In other words, even without a nuclear weapon, Iran for years has already had the ability to fire ballistic missiles at Israel and could even arm these missiles with biological or chemical weapons.
This could even happen prior to an Israeli strike on Iranian nuclear facilities. Shavit notes, “We need to have a response for this.” But his point was that Iran is more likely to unleash such weapons if Israel goes after its crown-jewel nuclear program.
He adds that observers “should not be so naïve as to think that a few dozen missiles Trump, England and France shot at Syria” in mid-April over its use of chemical weapons “will stop the Iranians from using their chemical weapons.”
Like many observers, Shavit is also wary of how Iran might use proxies like Hezbollah and Hamas to respond to an Israeli preemptive strike.
Israel claims proof Iran "lied" about past nuclear program, April 30, 2018 (Reuters
NEXT, SHAVIT discussed Prime Minister Benjamin Netanyahu’s recent public presentation of the Mossad’s incredible and historic haul of secret Iranian nuclear files on April 30.
Prime Minister Benjamin Netanyahu speaks during a news conference at the Ministry of Defence in Tel Aviv, Israel April 30, 2018. (Credit: Reuters/Amir Cohen)Prime Minister Benjamin Netanyahu speaks during a news conference at the Ministry of Defence in Tel Aviv, Israel April 30, 2018. (Credit: Reuters/Amir Cohen)
Not known for pulling punches, while Shavit admires the Mossad itself, in terms of Netanyahu’s presentation, he gets intense and categorizes Netanyahu’s use of intelligence as “a vulgar use for political purposes.”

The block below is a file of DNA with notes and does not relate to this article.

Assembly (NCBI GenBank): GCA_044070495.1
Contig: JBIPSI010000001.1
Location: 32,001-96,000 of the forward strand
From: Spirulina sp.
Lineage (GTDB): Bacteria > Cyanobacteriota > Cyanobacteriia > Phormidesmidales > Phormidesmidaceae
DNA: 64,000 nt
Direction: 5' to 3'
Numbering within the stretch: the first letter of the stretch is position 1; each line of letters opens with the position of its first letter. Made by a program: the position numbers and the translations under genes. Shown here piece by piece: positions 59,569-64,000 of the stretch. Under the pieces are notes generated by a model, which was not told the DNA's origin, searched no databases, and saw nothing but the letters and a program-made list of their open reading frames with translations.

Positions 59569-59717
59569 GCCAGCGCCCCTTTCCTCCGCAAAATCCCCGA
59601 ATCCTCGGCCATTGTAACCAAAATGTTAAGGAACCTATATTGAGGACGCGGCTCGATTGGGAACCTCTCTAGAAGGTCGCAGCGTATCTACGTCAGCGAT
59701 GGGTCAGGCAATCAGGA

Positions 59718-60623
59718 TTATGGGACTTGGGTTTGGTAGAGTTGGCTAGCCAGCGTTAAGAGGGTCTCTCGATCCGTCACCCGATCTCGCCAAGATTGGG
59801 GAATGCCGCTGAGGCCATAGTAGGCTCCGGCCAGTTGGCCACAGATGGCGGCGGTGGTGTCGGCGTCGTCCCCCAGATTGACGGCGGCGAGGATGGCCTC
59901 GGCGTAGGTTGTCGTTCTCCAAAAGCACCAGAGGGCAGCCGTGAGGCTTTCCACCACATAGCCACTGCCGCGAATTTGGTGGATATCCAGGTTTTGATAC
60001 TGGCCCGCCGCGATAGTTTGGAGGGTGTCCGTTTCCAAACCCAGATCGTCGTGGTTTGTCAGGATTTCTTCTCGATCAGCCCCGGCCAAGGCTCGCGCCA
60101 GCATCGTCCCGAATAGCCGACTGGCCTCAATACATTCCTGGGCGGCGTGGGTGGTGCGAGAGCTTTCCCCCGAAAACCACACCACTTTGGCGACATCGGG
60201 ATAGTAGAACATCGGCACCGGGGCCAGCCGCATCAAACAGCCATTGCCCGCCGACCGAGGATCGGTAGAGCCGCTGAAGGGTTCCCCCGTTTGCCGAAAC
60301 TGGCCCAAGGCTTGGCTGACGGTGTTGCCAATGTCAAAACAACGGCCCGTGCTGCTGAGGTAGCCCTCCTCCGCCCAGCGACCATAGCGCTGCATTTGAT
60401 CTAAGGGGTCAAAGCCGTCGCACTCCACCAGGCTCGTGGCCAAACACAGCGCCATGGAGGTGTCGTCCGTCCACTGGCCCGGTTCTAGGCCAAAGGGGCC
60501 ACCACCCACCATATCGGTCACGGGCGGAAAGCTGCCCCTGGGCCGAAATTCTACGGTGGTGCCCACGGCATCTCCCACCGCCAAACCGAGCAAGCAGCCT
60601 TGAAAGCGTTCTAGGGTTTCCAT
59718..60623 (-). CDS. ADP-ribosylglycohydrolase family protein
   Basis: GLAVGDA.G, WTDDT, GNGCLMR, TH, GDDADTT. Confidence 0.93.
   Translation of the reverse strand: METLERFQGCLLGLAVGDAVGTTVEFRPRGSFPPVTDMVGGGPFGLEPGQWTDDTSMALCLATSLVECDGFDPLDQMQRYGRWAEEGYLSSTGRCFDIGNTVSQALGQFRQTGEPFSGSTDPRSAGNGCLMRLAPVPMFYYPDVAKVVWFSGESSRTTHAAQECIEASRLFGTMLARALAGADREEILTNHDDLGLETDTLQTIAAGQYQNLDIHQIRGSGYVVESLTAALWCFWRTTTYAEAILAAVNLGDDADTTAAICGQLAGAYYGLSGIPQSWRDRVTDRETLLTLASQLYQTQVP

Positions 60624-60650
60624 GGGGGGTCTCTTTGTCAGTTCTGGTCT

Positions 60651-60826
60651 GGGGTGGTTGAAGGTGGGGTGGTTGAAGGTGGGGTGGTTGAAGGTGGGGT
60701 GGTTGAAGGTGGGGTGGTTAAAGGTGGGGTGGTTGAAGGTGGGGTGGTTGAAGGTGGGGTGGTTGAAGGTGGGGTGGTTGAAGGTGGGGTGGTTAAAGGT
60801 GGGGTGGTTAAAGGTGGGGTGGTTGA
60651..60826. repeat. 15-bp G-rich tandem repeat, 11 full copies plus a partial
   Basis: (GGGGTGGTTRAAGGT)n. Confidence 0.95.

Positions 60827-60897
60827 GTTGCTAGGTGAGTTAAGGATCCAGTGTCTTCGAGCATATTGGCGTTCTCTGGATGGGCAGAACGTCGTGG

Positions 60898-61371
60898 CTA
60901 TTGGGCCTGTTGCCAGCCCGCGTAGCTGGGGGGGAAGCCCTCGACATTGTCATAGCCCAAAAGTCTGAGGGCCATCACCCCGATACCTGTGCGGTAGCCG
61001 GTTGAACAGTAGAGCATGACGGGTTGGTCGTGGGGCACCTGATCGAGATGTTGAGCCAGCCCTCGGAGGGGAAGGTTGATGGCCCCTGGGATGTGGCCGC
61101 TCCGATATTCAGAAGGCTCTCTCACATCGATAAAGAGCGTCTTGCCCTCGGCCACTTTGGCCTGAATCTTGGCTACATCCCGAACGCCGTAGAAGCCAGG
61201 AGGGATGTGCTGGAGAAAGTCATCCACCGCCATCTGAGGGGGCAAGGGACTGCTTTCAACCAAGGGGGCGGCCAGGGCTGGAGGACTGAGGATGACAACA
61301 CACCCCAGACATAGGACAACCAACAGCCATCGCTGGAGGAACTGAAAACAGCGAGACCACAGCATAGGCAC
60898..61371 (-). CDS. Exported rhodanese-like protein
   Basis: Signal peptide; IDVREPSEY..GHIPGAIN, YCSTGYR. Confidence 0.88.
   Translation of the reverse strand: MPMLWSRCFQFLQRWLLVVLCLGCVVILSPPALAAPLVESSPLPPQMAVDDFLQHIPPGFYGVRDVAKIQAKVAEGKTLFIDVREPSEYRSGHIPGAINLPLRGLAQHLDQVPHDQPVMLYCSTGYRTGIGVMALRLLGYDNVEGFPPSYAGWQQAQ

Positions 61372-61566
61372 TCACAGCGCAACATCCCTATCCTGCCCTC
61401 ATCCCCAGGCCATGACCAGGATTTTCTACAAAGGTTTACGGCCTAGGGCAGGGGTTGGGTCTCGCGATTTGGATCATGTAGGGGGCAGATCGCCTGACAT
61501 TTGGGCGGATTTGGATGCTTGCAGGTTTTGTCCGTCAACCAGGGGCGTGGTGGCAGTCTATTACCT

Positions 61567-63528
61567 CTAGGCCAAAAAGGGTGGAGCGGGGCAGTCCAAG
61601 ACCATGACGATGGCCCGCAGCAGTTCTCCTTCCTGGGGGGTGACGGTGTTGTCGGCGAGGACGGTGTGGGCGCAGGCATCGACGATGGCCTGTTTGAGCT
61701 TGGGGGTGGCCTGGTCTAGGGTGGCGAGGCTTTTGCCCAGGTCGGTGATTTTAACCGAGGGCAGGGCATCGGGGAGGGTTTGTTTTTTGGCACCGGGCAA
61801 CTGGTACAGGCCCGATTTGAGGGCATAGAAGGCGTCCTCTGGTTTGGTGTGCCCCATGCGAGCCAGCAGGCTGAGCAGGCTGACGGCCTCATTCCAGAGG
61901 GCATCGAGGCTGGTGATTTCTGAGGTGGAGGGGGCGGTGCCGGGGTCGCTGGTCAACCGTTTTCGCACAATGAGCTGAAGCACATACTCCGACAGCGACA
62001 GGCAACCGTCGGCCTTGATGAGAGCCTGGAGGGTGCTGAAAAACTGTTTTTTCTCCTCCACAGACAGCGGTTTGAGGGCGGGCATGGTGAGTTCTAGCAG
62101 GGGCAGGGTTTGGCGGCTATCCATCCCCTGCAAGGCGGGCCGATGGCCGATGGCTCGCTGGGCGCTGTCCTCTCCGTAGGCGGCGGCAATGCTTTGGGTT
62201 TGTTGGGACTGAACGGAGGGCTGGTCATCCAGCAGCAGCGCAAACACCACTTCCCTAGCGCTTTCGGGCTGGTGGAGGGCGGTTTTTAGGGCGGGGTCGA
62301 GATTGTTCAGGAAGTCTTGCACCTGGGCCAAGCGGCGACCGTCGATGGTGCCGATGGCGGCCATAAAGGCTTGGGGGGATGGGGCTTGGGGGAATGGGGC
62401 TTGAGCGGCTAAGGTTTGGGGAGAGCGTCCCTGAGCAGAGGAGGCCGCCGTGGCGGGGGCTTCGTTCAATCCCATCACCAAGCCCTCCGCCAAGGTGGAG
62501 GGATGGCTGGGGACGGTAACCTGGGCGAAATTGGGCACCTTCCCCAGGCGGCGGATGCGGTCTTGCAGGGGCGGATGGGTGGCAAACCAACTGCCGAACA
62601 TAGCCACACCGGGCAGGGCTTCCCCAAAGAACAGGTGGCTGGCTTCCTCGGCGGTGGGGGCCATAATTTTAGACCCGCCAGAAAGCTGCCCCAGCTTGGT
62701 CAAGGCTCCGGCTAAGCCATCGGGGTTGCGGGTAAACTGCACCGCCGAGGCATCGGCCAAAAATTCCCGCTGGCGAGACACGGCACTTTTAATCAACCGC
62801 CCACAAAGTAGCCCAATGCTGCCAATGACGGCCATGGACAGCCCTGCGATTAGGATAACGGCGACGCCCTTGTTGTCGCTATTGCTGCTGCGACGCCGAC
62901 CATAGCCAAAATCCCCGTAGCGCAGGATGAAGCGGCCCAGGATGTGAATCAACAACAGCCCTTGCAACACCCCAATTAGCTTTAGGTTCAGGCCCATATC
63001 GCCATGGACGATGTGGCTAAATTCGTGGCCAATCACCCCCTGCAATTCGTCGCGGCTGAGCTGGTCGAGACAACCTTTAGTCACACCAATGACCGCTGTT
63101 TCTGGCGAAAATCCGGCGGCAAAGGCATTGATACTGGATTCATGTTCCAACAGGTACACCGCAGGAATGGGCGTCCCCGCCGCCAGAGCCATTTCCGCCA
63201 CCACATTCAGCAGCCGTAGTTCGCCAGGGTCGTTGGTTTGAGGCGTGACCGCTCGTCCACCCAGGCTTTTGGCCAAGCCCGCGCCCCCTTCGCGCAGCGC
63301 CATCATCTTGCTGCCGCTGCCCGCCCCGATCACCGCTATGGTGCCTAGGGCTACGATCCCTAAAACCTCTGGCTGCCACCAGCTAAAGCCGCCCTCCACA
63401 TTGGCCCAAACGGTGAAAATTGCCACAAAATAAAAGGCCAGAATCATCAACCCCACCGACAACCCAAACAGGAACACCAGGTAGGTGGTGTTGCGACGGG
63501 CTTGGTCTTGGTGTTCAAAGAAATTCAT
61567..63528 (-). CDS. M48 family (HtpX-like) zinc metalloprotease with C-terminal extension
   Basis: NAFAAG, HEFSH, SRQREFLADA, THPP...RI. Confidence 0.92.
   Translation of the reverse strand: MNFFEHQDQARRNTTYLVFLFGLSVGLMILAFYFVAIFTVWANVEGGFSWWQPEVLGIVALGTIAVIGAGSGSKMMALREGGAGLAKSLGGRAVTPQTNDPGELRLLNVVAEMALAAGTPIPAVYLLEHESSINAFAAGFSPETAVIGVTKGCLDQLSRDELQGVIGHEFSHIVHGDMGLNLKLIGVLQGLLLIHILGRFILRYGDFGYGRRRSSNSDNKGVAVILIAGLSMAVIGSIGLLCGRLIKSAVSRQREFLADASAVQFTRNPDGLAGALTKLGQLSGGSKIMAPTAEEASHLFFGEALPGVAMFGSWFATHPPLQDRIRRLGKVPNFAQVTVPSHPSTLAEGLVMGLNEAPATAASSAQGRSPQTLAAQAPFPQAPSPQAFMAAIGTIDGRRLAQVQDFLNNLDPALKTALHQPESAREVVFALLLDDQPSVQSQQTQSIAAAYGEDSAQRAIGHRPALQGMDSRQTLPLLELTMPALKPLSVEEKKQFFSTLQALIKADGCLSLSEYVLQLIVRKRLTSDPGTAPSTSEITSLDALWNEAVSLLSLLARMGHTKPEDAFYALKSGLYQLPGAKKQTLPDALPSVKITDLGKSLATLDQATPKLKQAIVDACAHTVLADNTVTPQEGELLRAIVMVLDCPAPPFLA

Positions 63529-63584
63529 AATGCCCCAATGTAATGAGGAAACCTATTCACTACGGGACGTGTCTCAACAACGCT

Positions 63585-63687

Bordering on a calm but firm anger, he says, “Since I was in intelligence and the Mossad, I do not remember a single case where one of them used intelligence for political purposes.”
“Even more, [prime minister Yitzhak] Rabin always said to us: Don’t you dare consider political factors when you use intelligence. Intelligence needs to be sterile and completely clean,” he explains.
Mind you, Shavit was not against sharing the Mossad’s intelligence coup, but he says it should have been limited for use through the proper intelligence channels between the Mossad and its counterparts in the CIA, MI6 and other relevant foreign intelligence allies – not for public consumption.
“Between the US and Israel, there are ways to share intelligence. All intelligence bodies share” sometimes and then bring “the conclusions from that intelligence sharing to their decision-makers with a combination of recommendations and alternatives.”
It was even pointed out that the Mossad had shared aspects of the April 30 intelligence with the CIA prior to Netanyahu’s press conference.
He says that in the past, this more scientific approach to intelligence divorced from politics differentiated Israel from the US.
“Top officials in the Mossad and the Shin Bet (Israel Security Agency) have always been appointed solely based on their professional skill – period. There has been no blending in of politics,” he states with pride.
In contrast, he notes that US intelligence appointments are often political, such as with the most recent CIA director Mike Pompeo, who came straight in from Congress.
He adds, “The head of the CIA is political, so the US system lets people use intelligence to advance political interests. There it’s acceptable.”
This has sometimes caused “controversies with them, as sometimes they do not ask us before they use” intelligence Israel shared with the US in confidence.
This means sometimes the influence of politics leads the US to violate “an iron rule of intelligence sharing that if I give you intelligence, you can only use it if I give permission.”